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Origins of Black History Month (US)
Switzerland deletedbyJonathanE 
Origins of African American History Month go back to 1926 and Carter G. Woodson. According to infoplease.com, it was fi rst recognized as “Negro History Week.” Woodson, who established The Journal of Negro History, launched the celebration as an initiative to bring national attention to the contributions of black people throughout American history, the Web site stated. Woodson was very active in the Harlem Renaissance, Walker said. His timing was perfect to establish a national event. In the late 19th century, he could not have done it, she said, and in the 1950s it would have put too much pressure on the Civil Rights Move- ment. According to infoplease.com, Woodson chose the second week of February because it contained the birthdays of two men who greatly infl uenced the black population — Frederick Douglass and Abraham Lincoln. The week blended everything that was going on in the Harlem Renaissance while giving black people a sense of identity, Walker said. “The Harlem Renaissance was about literature, dance, art, and its historical ramifi cations for these people who were just fi nding out that it was OK to say you were descended from Africa,” Walker said. “It was radical because Africa was still considered the Dark Continent.” Calling someone “African” was considered derogatory, she said. The establishment of Negro History Week was a great moment in history, Walker said, because it hap- pened in such an important period. “It came at a time when there was excitement and exuberance and experimentation of what it meant to be African American,” Walker said, referring to the Harlem Renaissance. The week of celebration was very signifi cant for blacks, Walker said. “Coming out of a segregated environment, it was the event of the year,” she said. By the mid-1960s “Negro History Week” became known as “Black His- tory Month,” Walker said. “It was quite signifi cant when it became Black History Month,” Walker said. “Black was considered a derogatory term when growing up, but by the 1960s it was a proclamation of the beauty of a people.”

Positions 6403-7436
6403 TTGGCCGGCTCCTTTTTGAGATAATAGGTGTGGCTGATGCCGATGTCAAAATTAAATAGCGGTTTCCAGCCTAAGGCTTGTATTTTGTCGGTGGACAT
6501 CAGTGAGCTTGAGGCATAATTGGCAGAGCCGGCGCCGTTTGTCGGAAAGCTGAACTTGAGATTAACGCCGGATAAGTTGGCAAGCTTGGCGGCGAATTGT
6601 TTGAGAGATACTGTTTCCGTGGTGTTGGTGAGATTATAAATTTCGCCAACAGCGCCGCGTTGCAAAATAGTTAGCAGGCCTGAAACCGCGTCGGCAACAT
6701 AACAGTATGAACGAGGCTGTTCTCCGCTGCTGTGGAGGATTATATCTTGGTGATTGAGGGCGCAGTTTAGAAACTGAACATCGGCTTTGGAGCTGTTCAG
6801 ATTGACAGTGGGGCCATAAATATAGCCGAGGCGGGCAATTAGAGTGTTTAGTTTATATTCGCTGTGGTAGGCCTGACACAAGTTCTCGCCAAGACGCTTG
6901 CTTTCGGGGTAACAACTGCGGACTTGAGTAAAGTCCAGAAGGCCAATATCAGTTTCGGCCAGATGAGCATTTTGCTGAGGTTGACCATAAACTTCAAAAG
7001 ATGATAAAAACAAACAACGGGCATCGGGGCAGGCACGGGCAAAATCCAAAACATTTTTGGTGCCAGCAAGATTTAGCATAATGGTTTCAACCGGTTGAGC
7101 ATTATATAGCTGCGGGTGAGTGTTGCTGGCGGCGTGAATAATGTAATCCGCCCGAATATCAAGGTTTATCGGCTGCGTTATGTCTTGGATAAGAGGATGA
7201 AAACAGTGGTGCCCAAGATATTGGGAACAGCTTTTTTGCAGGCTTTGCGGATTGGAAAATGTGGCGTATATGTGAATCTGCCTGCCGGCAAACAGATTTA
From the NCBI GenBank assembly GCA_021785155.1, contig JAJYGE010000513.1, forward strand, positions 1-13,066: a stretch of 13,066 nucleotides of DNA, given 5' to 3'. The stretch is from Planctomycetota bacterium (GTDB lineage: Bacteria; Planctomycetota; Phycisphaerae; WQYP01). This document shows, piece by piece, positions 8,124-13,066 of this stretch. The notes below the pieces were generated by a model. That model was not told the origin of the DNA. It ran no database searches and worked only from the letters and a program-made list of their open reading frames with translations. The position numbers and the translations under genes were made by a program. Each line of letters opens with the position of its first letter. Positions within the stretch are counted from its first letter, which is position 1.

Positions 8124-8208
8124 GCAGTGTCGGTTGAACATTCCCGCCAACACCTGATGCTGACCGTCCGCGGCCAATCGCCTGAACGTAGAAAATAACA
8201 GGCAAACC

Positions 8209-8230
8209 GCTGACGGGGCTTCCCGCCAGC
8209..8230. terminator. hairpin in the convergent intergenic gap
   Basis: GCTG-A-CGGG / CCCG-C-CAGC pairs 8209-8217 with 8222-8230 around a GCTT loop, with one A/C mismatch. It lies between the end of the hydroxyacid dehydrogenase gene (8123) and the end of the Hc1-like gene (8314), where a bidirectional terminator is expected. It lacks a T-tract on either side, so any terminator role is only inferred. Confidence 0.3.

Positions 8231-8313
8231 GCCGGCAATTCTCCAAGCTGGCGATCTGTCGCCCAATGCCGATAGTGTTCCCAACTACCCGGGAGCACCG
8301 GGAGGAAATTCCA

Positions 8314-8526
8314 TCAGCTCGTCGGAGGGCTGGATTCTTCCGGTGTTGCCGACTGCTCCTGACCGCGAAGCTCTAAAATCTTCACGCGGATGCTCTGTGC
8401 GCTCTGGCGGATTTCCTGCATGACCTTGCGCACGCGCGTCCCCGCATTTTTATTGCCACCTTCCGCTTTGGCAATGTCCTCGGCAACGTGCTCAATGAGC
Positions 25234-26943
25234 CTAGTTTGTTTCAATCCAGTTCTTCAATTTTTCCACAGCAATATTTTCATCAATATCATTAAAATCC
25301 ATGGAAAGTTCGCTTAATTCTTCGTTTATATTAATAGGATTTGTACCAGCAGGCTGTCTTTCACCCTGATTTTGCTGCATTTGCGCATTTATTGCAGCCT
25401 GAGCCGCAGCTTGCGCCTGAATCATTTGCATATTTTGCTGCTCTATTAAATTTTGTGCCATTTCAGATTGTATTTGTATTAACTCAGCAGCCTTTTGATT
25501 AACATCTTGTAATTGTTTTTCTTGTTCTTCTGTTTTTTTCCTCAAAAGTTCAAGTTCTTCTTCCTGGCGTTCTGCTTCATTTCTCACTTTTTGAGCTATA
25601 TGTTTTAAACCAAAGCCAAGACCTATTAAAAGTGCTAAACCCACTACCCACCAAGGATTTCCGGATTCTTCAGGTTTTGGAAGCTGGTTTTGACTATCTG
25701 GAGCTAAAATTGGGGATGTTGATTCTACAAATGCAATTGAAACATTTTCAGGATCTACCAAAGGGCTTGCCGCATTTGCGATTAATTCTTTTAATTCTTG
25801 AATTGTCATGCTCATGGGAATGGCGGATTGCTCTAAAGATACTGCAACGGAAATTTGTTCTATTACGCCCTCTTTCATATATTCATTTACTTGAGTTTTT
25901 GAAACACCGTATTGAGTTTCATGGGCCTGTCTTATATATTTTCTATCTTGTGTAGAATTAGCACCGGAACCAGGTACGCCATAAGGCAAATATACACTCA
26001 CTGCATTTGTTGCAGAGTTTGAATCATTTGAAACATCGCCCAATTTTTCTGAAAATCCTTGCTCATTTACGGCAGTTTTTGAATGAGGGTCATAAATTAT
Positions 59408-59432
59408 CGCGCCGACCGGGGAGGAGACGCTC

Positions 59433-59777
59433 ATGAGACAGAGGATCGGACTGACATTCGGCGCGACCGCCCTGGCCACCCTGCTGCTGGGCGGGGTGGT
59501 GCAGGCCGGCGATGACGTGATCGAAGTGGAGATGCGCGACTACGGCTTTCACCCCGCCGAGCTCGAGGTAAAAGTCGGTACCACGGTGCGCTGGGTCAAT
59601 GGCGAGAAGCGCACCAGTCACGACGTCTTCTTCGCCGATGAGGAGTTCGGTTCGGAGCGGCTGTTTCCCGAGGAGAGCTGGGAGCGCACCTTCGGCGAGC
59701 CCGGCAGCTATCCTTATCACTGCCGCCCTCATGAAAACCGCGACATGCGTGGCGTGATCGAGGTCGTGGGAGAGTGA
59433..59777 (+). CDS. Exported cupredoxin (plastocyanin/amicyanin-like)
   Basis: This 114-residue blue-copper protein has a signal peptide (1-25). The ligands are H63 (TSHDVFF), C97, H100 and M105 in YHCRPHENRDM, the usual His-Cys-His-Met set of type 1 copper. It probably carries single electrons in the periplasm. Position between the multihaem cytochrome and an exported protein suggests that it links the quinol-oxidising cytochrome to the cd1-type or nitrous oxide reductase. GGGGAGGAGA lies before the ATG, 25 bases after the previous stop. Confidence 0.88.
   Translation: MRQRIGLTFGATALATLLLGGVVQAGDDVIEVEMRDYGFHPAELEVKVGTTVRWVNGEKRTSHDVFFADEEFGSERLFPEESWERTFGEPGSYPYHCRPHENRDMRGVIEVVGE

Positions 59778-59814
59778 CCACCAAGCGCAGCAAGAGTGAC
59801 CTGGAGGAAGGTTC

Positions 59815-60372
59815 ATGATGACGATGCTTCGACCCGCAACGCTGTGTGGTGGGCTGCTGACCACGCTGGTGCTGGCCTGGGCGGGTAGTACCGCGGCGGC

2017-11-15 02:29
tldr version: negro was invented as a polite term as black/african was seen as bad. 1960 malcom x said black good, so negro started to be the bad term and black good.
2017-11-15 02:33
#2
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United States Farrukh_M 
Something like this was on the last SAT I think.
2017-11-15 02:38
what did they ask
2017-11-15 14:10
#4
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United States Farrukh_M 
Well there was a passage talking about "Negro History Week" and how it led to Black History month.
2017-11-15 14:11
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